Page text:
In 1982 Lesa Ukman founded IEG (www.sponsorship.com), driven by the then-radical idea that rather than interrupting people with advertising, businesses would be better served by instead investing in partnerships with the causes, sports and arts people loved. The concept spawned an industry now worth more than $85 billion annually.
Lesa’s concept of sponsorship—a medium that could build brands and businesses while concurrently enhancing communities and people’s lives—was rooted in idealism. But her advocacy was grounded in research-backed insights and mathematically sound analytics. The idea of doing well by doing good spread like wildfire, and sponsorship’s growth outpaced all other forms of marketing for more than three decades.
In 2016, recognizing philanthropy was where marketing and media were 35 years ago—ripe for radical disruption and improvement—Lesa sold IEG to WPP, and launched the ProSocial Valuation Service (PSV).
For the second time in her career, Lesa is not just creating an industry, but changing the world by changing how we measure it.
She and her partners in PSV—Jed Pearsall and Bill Doyle of Performance Research—are bringing the promise of technology and big data to measure what has widely been considered unmeasurable: social capital.
Backed by evidence-based research in which there is a proven correlation between a given intervention and a specific impact, PSV converts each unit of social capital into the universally understood currency of money.
This matters. The size and complexity of our social and environmental challenges mandate the most effective deployment of resources.
Unlike commercial measures of ROI, PSV calculates return through the lens of civil society and the intended beneficiary rather than the funders and sponsors. And its complete assessment of impact accounts for both positive and negative impacts as well as what would have happened anyway.
Results have been transformational. For the first time, funders can direct spending to where their investment will have the biggest impact rather than basing decisions on instinct, personal preferences, or single outputs such as percentage of budget spent on mission versus overhead.
And PSV galvanizes support for nonprofits, NGOs and social enterprises doing the most good, rather than those with the loudest megaphone.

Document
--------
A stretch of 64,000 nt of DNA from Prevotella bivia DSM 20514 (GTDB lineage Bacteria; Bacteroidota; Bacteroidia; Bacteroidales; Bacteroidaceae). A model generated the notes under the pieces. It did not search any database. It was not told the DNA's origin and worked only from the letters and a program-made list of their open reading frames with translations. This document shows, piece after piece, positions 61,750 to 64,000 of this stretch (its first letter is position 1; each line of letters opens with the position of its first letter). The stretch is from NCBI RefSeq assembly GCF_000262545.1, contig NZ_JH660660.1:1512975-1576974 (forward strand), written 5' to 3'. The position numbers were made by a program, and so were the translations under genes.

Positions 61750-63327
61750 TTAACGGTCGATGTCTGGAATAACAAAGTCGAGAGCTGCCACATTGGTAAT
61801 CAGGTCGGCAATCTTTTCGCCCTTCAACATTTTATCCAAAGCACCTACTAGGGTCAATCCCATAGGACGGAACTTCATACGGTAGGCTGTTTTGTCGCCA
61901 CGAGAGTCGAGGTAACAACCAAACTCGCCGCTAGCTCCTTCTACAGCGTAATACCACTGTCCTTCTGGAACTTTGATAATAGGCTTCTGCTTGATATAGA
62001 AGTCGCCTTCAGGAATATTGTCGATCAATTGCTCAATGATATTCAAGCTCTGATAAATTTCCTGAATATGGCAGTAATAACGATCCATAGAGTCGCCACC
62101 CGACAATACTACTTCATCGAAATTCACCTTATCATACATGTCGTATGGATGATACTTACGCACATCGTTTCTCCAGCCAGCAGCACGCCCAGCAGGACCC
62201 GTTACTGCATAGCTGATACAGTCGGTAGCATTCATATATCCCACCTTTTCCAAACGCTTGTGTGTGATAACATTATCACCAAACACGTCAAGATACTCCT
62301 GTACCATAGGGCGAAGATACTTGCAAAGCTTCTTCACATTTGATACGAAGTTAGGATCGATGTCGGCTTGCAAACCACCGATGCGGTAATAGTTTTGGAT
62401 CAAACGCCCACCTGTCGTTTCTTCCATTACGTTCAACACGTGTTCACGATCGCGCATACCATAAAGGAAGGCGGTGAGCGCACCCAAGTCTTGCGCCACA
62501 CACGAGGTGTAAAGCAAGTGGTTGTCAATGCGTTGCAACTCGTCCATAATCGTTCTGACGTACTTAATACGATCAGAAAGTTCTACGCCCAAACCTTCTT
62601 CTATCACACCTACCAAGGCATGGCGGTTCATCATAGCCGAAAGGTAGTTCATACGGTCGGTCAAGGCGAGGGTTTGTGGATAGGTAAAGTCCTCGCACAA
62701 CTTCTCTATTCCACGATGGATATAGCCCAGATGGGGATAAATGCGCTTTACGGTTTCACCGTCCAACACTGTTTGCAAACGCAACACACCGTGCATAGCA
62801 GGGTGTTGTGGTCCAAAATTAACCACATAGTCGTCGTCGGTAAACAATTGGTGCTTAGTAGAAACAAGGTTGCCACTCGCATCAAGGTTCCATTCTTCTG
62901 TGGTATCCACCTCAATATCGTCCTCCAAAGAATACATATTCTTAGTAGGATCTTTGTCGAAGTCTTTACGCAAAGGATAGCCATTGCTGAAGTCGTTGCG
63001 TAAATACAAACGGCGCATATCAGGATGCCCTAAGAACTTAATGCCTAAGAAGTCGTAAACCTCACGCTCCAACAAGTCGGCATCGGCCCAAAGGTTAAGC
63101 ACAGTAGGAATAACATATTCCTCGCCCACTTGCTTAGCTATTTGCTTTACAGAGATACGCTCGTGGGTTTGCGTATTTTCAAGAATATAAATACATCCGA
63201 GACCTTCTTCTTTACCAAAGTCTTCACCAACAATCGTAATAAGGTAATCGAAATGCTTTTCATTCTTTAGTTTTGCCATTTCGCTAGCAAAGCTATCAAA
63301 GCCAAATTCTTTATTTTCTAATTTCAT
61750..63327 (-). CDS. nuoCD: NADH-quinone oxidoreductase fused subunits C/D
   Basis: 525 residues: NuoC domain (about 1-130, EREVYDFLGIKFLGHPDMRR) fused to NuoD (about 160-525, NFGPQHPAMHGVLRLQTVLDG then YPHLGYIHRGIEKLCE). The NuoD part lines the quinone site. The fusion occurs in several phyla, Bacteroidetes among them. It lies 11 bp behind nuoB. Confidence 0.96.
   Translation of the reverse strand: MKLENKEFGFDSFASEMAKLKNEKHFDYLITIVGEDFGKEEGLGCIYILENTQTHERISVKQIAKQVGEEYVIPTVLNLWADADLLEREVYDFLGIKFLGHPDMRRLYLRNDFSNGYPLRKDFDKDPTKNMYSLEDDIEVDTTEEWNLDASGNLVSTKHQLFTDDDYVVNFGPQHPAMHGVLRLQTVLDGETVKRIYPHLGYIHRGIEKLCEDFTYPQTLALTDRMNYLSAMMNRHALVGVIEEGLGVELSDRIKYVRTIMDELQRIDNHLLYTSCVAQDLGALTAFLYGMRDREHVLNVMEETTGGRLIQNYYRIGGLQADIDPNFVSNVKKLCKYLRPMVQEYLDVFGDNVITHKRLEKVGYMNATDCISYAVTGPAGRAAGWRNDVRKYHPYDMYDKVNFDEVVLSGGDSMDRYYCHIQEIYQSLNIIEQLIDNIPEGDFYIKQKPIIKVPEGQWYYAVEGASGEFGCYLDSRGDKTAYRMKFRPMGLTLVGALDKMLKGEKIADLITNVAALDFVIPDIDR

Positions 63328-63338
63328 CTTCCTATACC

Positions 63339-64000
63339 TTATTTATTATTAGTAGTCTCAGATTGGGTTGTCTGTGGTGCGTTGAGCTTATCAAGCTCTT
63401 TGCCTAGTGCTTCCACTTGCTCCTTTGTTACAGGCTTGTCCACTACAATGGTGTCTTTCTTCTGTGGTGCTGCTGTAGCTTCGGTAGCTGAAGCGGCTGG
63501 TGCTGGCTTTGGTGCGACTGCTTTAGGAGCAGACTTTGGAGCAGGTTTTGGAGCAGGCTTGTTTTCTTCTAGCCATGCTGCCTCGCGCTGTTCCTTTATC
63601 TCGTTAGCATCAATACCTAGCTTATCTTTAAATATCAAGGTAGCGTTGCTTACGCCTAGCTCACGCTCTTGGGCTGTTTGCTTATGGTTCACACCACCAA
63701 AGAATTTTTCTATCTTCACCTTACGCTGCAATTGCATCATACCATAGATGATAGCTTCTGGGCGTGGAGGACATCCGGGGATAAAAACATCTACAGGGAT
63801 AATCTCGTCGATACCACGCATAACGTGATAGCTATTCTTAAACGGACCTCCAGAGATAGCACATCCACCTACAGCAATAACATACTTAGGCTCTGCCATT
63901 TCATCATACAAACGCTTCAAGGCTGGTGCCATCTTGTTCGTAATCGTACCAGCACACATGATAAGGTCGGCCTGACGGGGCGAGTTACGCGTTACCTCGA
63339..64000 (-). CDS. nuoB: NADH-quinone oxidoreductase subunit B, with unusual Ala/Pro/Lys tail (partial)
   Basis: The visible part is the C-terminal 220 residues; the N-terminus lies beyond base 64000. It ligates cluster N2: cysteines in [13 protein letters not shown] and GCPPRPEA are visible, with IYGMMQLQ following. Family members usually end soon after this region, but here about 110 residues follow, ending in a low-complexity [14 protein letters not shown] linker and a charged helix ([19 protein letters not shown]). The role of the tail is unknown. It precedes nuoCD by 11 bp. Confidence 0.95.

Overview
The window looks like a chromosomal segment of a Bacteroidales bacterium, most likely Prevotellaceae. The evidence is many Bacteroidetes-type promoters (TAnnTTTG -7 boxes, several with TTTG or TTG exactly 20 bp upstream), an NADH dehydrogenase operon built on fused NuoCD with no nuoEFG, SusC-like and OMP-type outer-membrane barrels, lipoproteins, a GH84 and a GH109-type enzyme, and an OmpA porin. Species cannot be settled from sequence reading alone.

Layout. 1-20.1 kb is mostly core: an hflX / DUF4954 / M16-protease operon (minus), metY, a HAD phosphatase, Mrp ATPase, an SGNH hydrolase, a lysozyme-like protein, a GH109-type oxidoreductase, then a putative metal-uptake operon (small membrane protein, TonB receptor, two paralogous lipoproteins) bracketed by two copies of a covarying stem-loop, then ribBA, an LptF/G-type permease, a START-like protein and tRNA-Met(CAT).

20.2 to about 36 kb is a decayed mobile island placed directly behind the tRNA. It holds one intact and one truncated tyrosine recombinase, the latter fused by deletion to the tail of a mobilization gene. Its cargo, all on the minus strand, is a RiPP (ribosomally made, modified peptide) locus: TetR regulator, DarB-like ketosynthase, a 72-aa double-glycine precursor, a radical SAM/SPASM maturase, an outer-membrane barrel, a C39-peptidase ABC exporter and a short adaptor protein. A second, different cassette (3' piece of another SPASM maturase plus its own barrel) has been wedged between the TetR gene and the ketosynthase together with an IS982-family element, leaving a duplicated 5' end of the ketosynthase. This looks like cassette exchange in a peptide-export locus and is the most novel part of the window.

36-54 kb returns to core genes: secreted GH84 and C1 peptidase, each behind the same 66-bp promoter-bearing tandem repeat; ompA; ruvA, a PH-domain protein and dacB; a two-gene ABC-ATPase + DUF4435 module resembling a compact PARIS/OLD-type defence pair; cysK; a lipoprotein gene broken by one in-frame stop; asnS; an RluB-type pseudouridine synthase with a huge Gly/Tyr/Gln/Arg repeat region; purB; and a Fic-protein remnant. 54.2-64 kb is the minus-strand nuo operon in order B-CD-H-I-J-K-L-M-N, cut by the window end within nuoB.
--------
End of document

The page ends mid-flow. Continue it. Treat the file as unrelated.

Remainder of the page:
Measuring and communicating social impacts with the same rigor, transparency and clarity used to measure financial outcomes enables the entire ecosystem to do good better.
Prior to launching IEG, Lesa worked for the City of Chicago Mayor’s Office of Special Events, where she devised the first-ever public/private partnerships, which still serve as the blueprint for municipal marketing and festival sponsorship.
Jane Goodall, Sir Martin Sorrell, Norm Langill, Michael Payne and Fortune 500 CMOs share their thoughts about Lesa’s contributions to sports, arts, entertainment and cause marketing metrics.
Vice President & Co-Founder
As co-founder of Performance Research, Bill created much of the company’s methodology to explore the emotional triggers and passion points of consumers, utilizing a mix of traditional quantitative and qualitative techniques and experimental approaches to gaining higher levels of insights than what was previously considered standard. Bill creates and implements many of the research strategies for the company’s diverse portfolio of corporate and non-profit clients, and directs most of the firm’s qualitative initiatives. In addition to devising new methodologies for measuring social and economic impact of events, he served as the lead researcher for AB-InBev’s 15-year sponsorship evaluation program, as well as eight years of insight research for Coca-Cola. Bill is a graduate of the Rutgers University School of Business, and is a frequent guest presenter on sponsorship research at conferences and universities nationwide.
President & Co-Founder
Jed founded Performance Research in 1985, when he realized that research and evaluation was the weakest point in sponsorships and non-traditional marketing. At a time when marketers were satisfied with simply counting impressions, Performance Research focused on higher level measures of consumer emotions, brand loyalty and actual change in behavior to pioneer a change in the way the industry understands the deeper power of these initiatives. Jed holds a doctorate in social sciences and sports management from Temple University, where he also served as an adjunct faculty member. He completed undergraduate work in social psychology at Dartmouth College and pre-doctoral studies at the Wharton School of Business, University of Pennsylvania. Jed leads most of the international work for the firm.
Recognized as one of the world’s leading social entrepreneurs by the Schwab Foundation for Social Entrepreneurship, Mel is a Schwab Fellow of the World Economic Forum; a Senior Fellow of Ashoka, the global network of leading social entrepreneurs; and the Chairman of Sportscotland, the national sports agency for Scotland.
Mel is the co-founder of the Homeless World Cup, which, since its launch, in 2003 has helped more than one million people in 74 countries change their lives.
Passionate about ending global poverty through a “hand up rather than a handout,” Mel also cofounded Scotland’s The Big Issue newspaper and the International Network of Street Papers.
Previously, Mel worked as a journalist and editor with a social conscience and was a non-executive director on the board of Glasgow Life. He has been awarded five honorary degrees from Scottish universities. In 2017 he was awarded an MBE, The Most Excellent Order of The British Empire.
See also: How We Helped Homeless World Cup